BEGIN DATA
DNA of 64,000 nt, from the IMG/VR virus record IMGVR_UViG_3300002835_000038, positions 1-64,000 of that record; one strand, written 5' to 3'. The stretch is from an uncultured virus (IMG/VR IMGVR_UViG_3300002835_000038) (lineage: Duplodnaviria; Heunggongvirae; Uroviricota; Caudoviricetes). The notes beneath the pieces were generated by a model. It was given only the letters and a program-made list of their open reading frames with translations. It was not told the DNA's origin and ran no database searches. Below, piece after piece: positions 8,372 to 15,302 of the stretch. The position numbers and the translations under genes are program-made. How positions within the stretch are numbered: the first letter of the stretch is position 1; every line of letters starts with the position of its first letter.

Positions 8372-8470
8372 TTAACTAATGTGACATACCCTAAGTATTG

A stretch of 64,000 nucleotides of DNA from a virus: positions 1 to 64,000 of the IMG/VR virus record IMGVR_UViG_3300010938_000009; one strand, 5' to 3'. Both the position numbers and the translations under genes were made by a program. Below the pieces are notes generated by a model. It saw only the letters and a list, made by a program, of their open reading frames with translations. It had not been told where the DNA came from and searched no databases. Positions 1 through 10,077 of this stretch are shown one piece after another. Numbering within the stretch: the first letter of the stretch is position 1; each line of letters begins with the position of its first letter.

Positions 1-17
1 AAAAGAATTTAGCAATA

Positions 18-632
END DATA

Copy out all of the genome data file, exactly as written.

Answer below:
DNA of 64,000 nt, from the IMG/VR virus record IMGVR_UViG_3300002835_000038, positions 1-64,000 of that record; one strand, written 5' to 3'. The stretch is from an uncultured virus (IMG/VR IMGVR_UViG_3300002835_000038) (lineage: Duplodnaviria; Heunggongvirae; Uroviricota; Caudoviricetes). The notes beneath the pieces were generated by a model. It was given only the letters and a program-made list of their open reading frames with translations. It was not told the DNA's origin and ran no database searches. Below, piece after piece: positions 8,372 to 15,302 of the stretch. The position numbers and the translations under genes are program-made. How positions within the stretch are numbered: the first letter of the stretch is position 1; every line of letters starts with the position of its first letter.

Positions 8372-8470
8372 TTAACTAATGTGACATACCCTAAGTATTG

A stretch of 64,000 nucleotides of DNA from a virus: positions 1 to 64,000 of the IMG/VR virus record IMGVR_UViG_3300010938_000009; one strand, 5' to 3'. Both the position numbers and the translations under genes were made by a program. Below the pieces are notes generated by a model. It saw only the letters and a list, made by a program, of their open reading frames with translations. It had not been told where the DNA came from and searched no databases. Positions 1 through 10,077 of this stretch are shown one piece after another. Numbering within the stretch: the first letter of the stretch is position 1; each line of letters begins with the position of its first letter.

Positions 1-17
1 AAAAGAATTTAGCAATA

Positions 18-632